I'm looking to purchase a rack/enclosure for some servers. As this is my first time shopping for this type of equipment, I need to know what to look for. I'm asking not only about how to buy the rack, but also what accessories will I need? What can I do without? What should I look for in terms of delivery and assembly? What do I need to prepare for in terms of power? Cooling inside the cabinet? Anything else I might be overlooking?

I'll share some back story in case anyone finds it helpful, but really generic answers for anyone who is shopping for rack equipment is helpful.

Where I'm at we used to have mainly tower servers... even a number of glorified desktops that lived in our server room. We do have a couple two-poster racks for switches, but everything sits in a wooden bench made of 2x4's and plywood that's been here much longer than I have. Over the last three years I've been able to virtualize the desktop "servers" and as items have come up for refresh I've purchased rackmount servers, with rails. I put the servers on their sides in the old space, and set the rails aside in the store room, biding my time.

We are now (at last!) to the point where in the next six months I'll be down to only a single tower server, and it just happens to be 19 inches high, so I'm thinking 1U shelf. Everything else except the the UPS equipment should mount in a rack. In anticipation of that event, I'm looking to spec out a server rack enclosure to purchase and install this summer. I want to be get preliminary shopping done over the next month or two so I can get it put into the budget for next fiscal year, in time to actually execute the project late this summer.

For size, we should fit comfortably inside a single 42U height-wise, even including mounting our existing switches, so I'm pretty sure one rack will handle it. ... I just need to know what to look for in that rack.

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    IMHO, it doesn't get any better than APC 42U racks along with 2xAPC vertical PDUs in each. I've used a lot of different racks in the past, and always come back to APC due to their superior build quality and integration with their power distribution options.
    – EEAA
    Jan 18, 2013 at 21:55
  • 4
    @MichaelHampton I swear I searched first. Really.
    – Joel Coel
    Jan 18, 2013 at 21:59
  • 1
    Hmm... though in my defense, after reading through the material in that other question I do cover some different ground here.
    – Joel Coel
    Jan 18, 2013 at 22:09
  • Just buy a Rittal 90x90x42U like everyone else :)
    – Chopper3
    Jan 18, 2013 at 22:37
  • 4
    Submitted for possible future canonization... Jan 19, 2013 at 6:40

5 Answers 5


It's really difficult to buy an unsuitable rack today if you're purchasing new.

I usually encounter generic, custom or unbranded racks, APC Netshelter, Dell and HP (10642 G1 and G2 models) in the field. They've all been solid and have handled the systems and equipment I've needed to mount within them.

The basics:

  • Begin with your servers. Why not match up with the equipment you're currently using? If you're on Dell servers, you know Dell racks will work. Same for HP. That's a very good starting point.

  • In addition to manufacturer compatibility, you'll want a four-post, square-hole rack. At this juncture, you should not consider anything else for housing servers. That means NO round-hole threaded or unthreaded round-hole racks! Other answers here elaborate on the reasons why, but again, it's difficult to end up with a round-hole rack if purchasing something new today.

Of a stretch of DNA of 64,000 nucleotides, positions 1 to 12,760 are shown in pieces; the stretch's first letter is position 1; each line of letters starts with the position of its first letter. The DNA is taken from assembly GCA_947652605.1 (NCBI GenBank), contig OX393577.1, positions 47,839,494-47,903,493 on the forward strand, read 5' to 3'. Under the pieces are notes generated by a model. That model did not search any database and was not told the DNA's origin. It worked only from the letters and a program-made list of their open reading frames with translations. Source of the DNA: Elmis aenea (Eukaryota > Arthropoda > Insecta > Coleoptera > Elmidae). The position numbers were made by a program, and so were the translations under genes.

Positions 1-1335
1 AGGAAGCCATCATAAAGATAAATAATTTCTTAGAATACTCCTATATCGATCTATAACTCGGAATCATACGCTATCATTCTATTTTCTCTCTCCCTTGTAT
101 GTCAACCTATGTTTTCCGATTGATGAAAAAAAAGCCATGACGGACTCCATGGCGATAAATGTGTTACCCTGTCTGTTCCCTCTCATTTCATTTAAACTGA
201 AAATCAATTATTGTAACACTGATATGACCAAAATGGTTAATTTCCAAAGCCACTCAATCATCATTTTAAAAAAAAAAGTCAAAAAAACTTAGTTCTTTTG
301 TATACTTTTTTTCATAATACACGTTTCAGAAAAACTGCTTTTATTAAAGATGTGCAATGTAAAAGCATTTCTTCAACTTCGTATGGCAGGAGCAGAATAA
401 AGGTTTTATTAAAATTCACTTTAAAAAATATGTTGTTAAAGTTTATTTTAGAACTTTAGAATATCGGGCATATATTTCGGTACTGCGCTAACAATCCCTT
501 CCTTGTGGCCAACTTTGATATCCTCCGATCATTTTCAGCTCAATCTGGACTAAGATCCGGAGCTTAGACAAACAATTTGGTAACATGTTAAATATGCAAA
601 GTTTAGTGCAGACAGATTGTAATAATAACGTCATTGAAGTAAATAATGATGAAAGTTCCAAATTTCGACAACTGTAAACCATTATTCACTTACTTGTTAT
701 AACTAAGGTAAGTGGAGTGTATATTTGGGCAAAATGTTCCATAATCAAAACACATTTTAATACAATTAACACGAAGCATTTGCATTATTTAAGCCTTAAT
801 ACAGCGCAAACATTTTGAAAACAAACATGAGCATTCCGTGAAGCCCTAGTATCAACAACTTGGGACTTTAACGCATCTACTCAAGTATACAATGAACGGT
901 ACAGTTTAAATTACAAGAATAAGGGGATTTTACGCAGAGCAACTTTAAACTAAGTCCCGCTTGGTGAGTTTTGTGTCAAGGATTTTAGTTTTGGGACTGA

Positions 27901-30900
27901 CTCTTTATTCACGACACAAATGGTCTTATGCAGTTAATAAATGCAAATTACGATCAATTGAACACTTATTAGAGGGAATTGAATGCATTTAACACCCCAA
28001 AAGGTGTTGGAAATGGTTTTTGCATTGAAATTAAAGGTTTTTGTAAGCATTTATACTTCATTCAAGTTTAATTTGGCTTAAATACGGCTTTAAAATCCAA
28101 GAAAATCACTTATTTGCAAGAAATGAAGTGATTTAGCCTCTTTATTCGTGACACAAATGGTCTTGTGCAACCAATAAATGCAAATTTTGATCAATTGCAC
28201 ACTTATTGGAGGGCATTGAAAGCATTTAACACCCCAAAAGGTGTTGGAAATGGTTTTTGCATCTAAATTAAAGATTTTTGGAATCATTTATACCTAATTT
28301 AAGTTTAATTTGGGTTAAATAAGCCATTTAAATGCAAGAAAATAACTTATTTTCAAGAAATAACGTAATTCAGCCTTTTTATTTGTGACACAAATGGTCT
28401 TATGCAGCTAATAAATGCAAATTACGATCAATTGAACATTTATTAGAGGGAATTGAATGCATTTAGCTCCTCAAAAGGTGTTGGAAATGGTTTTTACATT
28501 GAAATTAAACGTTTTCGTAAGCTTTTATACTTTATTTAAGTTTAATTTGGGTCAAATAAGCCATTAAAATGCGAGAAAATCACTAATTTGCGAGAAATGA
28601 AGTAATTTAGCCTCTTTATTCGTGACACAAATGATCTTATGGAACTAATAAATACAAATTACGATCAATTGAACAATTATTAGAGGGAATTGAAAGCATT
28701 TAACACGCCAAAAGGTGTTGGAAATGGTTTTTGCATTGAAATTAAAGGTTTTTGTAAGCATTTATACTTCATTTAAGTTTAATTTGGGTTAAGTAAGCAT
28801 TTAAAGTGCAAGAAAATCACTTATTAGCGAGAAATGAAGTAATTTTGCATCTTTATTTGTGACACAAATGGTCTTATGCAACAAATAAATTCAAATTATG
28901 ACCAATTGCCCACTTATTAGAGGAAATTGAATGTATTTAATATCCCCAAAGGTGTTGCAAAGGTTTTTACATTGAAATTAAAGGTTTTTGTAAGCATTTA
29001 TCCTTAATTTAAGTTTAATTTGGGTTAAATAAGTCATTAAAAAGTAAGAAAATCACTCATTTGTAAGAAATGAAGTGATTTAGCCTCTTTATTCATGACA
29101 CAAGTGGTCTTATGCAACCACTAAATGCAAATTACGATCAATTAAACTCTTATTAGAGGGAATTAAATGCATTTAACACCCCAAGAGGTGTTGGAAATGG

• Do you want sides and doors? Sides are optional in situations where you make want to bay/bind two similar racks together side-by-side. Also, if you need easy access to systems and cabling, you may want to omit doors/side panels. Is there a security concern or a need to restrict physical access to the systems? If so, the doors and side panels are worth getting.

  • Networking gear could mean switches, or switches and patch panels... While both of those work best in 2-post telco or relay racks. They can live happily in a 4-post rack, but would ideally be mounted in the rear rails versus the front of the rack.

  • Think about were your infrastructure cabling will terminate. E.g. do you want to drape fixed wiring inside the cabinet? You want to absolutely avoid this scenario.

  • You'll want shelves for any non-rackmount equipment (tape drives, Cisco 1700 routers, KVM switches, etc). Try to buy shelves purpose-built for the chosen rack. (e.g. HP shelves with HP racks... APC with APC...)

  • I don't usually bother with in-rack cooling. Proper rackmount servers and equipment pull cool air in from the front and exhaust hot air out the rear. A top-mount fan really hasn't been particularly useful in my environments.

  • I skip the dedicated KVM/monitor/keyboard in racks these days, opting for a more portable "crash cart" or a laptop-KVM adapter.

  • Ensure depth is appropriate for your preferred power distribution choice. APC racks accommodate their PDU's quite well.

  • Full rack enclosures are often delivered whole, palletized with casters. There isn't any assembly really required, other than removing them from the pallet anchors. Open-frame racks may be shipped in one or more flat boxes and require assembly.

  • Do you want a permanent installation, or do you want casters in the bottom to allow the rack to be moved and repositioned easily?

Outside of those items, you'll be well-served with most recent APC (universally-accepted, very adjustable), HP or even Dell racks. Quite a few data centers use APC racks, or at least use similar designs since they're in the business of accommodating a wide variety of customer equipment. You can also opt for an open-frame 4-post rack if this is a permanent installation.

Rack Solutions is also a great (re)source and can answer any specific questions or give you some design ideas.


Custom rack: Permanent installation. No casters, front view with shelves, side panels and door attached. enter image description here

HP 10642 G1 rack: Movable rack on casters with side panels installed, door removed, fully loaded with big servers, UPS, CRT monitor (LOLWUT?), KVM, 1U pull-out keyboard/mouse and two shelves. enter image description here

Dell rack: Rear view. Split rear door for clearance and ease of access (versus a one-hinge full door). Side-mounted cable management loops. enter image description here